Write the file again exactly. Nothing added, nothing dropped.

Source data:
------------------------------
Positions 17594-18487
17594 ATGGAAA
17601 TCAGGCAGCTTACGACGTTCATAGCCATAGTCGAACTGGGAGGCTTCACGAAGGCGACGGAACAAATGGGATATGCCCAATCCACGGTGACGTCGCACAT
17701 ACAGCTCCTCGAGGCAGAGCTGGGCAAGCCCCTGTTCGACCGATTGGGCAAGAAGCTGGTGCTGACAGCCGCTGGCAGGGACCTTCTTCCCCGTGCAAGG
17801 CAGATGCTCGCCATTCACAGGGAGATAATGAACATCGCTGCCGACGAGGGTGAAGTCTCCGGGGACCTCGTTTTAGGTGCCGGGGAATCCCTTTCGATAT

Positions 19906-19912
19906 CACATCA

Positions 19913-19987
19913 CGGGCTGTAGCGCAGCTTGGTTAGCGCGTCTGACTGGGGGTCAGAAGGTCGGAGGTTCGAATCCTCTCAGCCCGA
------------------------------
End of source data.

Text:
Positions 17594-18487
17594 ATGGAAA
17601 TCAGGCAGCTTACGACGTTCATAGCCATAGTCGAACTGGGAGGCTTCACGAAGGCGACGGAACAAATGGGATATGCCCAATCCACGGTGACGTCGCACAT
17701 ACAGCTCCTCGAGGCAGAGCTGGGCAAGCCCCTGTTCGACCGATTGGGCAAGAAGCTGGTGCTGACAGCCGCTGGCAGGGACCTTCTTCCCCGTGCAAGG
17801 CAGATGCTCGCCATTCACAGGGAGATAATGAACATCGCTGCCGACGAGGGTGAAGTCTCCGGGGACCTCGTTTTAGGTGCCGGGGAATCCCTTTCGATAT

Positions 19906-19912
19906 CACATCA

Positions 19913-19987
19913 CGGGCTGTAGCGCAGCTTGGTTAGCGCGTCTGACTGGGGGTCAGAAGGTCGGAGGTTCGAATCCTCTCAGCCCGA